SOLUTIONS to problems related to wear and tear on ID cards (four of four)

Now we have looked at the impact of wear and tear on ID cards, the reasons behind it and how to avoid it , we will complete this series by deliberating real-world solutions. We will consider: durability, print quality and protection within an over-arching context of maintaining security standards.

Nothing lasts forever, and that applies to your ID card stock AND the printer itself. You may have invested in a large quantity of cards in the belief that it would see you through a number of years. The materials used to make the blank cards will deteriorate over time and are prone to breakage. If your stock is over 2 years old, it’s worth investing in a smaller quantity of quality composite (PET) stock, especially if they will be swiped through a reader or used outside; you can base the amount you buy on past and projected consumption. And if you haven’t re-issued staff cards in the last couple of years, they will have suffered damage through the day-to-day use we’ve discussed in this series.

To be confident in protection levels, look out for internationally recognised standards such as ISO 24789 (a methodology for determining a card’s expected lifespan) and ANSI 322 (a test which defines the card’s structural integrity).

Ultimately, cards – especially if their primary purpose is for photo ID – should be replaced on a regular basis. Peoples’ appearance can change significantly over time as we’ve seen previously in our blog, “Emerging from lockdown: dealing with identity” and security requirements need to be updated (more below).

And it’s not just the cards that need to be regularly replaced; your printer does too. No warranty lasts forever, and there’s a reason for that: device performance will deteriorate through use and over time will not offer the features you require. Like a car, while it provided everything you needed when you first bought it, it starts to decline -no longer giving you the mpg of newer models; it keeps misfiring or takes a while to start; you need on-board Bluetooth and sat-nav and all the other features you didn’t know you would miss as time goes on.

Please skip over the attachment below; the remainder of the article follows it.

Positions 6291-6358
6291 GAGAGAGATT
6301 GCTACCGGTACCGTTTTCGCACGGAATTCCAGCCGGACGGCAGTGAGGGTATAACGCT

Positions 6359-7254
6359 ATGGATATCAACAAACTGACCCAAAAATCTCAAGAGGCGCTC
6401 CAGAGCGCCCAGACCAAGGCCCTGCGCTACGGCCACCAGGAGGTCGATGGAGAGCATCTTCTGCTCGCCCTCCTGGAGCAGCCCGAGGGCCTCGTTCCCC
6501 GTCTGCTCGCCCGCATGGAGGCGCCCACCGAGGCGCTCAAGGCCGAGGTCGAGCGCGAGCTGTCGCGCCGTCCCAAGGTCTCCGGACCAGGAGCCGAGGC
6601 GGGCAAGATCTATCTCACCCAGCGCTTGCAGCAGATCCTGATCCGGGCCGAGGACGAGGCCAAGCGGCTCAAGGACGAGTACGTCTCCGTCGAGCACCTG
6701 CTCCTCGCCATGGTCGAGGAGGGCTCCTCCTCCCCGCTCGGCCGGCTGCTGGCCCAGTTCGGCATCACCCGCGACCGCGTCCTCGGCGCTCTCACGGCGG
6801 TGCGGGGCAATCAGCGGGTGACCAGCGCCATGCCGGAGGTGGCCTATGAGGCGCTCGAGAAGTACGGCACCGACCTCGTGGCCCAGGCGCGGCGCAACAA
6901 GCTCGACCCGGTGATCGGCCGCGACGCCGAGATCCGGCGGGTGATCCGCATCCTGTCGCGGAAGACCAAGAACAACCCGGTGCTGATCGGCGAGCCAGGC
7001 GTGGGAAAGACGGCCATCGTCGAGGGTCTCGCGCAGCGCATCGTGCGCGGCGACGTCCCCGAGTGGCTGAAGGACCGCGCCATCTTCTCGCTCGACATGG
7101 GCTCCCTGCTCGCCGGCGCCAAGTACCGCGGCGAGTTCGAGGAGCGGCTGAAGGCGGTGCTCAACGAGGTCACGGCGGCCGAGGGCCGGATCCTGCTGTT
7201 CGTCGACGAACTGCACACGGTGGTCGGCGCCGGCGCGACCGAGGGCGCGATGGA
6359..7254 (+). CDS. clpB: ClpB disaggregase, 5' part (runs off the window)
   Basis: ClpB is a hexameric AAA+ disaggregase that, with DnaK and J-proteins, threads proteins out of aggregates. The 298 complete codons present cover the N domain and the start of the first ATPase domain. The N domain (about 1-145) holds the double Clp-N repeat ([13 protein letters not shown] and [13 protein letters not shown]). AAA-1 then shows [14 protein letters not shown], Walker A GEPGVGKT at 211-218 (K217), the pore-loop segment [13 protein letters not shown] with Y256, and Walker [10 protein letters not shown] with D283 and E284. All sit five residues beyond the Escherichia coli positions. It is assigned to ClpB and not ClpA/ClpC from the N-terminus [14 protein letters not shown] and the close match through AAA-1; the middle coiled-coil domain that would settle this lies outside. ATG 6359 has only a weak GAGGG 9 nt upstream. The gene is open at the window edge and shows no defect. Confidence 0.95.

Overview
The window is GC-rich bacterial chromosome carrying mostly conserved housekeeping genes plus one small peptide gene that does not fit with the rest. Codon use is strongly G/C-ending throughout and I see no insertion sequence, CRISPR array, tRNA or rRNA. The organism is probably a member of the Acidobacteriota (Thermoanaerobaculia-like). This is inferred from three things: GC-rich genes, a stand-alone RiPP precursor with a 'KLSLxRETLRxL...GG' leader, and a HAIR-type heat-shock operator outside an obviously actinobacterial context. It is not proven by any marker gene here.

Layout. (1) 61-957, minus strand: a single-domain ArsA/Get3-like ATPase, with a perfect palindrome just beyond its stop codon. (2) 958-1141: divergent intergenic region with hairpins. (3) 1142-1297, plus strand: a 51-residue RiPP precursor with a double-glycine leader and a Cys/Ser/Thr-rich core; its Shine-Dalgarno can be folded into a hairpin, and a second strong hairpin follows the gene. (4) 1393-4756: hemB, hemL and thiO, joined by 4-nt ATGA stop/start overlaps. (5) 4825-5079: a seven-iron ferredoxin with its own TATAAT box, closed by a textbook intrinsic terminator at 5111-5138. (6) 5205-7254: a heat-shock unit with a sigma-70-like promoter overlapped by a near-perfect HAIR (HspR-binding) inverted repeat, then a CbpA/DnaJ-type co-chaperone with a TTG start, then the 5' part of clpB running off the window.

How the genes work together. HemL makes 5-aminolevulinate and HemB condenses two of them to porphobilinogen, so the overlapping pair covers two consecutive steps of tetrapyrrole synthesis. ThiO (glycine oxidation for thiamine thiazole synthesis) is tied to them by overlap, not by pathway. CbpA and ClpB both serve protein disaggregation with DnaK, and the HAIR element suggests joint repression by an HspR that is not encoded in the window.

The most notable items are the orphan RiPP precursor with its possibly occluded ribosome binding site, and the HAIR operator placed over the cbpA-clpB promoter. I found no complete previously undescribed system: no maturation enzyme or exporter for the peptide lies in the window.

Questions to ask:

Are the photos on my ID cards clear? If your ID card needs to show an image that is a true representation of the cardholder, you should consider photo-quality print capabilities

Is the card design I’m using compatible with my printer? This can be the case when you are getting low quality results. It is often seen when you are trying to print a design intended to reach to the very edge of the card but you end up with a small white border. If you’re using a direct-to-card printer (one which uses a dye sublimation process), this will happen so you need to take this into account and alter your measurements so you don’t cut off the edge of your design. If your design needs to print right to the edge (“over-the-edge” printing), you will need a printer that uses the retransfer process. This method will also provide high definition print results even on cards with uneven surfaces such as SMART cards.